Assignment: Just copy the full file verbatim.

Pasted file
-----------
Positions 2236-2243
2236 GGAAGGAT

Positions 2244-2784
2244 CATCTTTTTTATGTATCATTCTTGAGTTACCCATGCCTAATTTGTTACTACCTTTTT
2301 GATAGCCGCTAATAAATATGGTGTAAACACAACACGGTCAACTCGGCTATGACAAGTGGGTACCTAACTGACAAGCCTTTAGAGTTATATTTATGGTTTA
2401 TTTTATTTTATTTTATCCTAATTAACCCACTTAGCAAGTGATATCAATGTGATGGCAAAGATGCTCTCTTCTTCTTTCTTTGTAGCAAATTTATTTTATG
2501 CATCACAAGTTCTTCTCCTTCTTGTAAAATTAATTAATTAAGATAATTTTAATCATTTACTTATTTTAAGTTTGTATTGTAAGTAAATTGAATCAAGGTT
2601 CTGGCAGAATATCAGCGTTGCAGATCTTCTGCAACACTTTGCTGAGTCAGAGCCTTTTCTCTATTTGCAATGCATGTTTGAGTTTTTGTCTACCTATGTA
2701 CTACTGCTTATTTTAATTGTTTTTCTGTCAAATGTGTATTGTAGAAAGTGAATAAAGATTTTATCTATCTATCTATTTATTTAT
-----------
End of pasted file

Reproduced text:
Positions 2236-2243
2236 GGAAGGAT

Positions 2244-2784
2244 CATCTTTTTTATGTATCATTCTTGAGTTACCCATGCCTAATTTGTTACTACCTTTTT
2301 GATAGCCGCTAATAAATATGGTGTAAACACAACACGGTCAACTCGGCTATGACAAGTGGGTACCTAACTGACAAGCCTTTAGAGTTATATTTATGGTTTA
2401 TTTTATTTTATTTTATCCTAATTAACCCACTTAGCAAGTGATATCAATGTGATGGCAAAGATGCTCTCTTCTTCTTTCTTTGTAGCAAATTTATTTTATG
2501 CATCACAAGTTCTTCTCCTTCTTGTAAAATTAATTAATTAAGATAATTTTAATCATTTACTTATTTTAAGTTTGTATTGTAAGTAAATTGAATCAAGGTT
2601 CTGGCAGAATATCAGCGTTGCAGATCTTCTGCAACACTTTGCTGAGTCAGAGCCTTTTCTCTATTTGCAATGCATGTTTGAGTTTTTGTCTACCTATGTA
2701 CTACTGCTTATTTTAATTGTTTTTCTGTCAAATGTGTATTGTAGAAAGTGAATAAAGATTTTATCTATCTATCTATTTATTTAT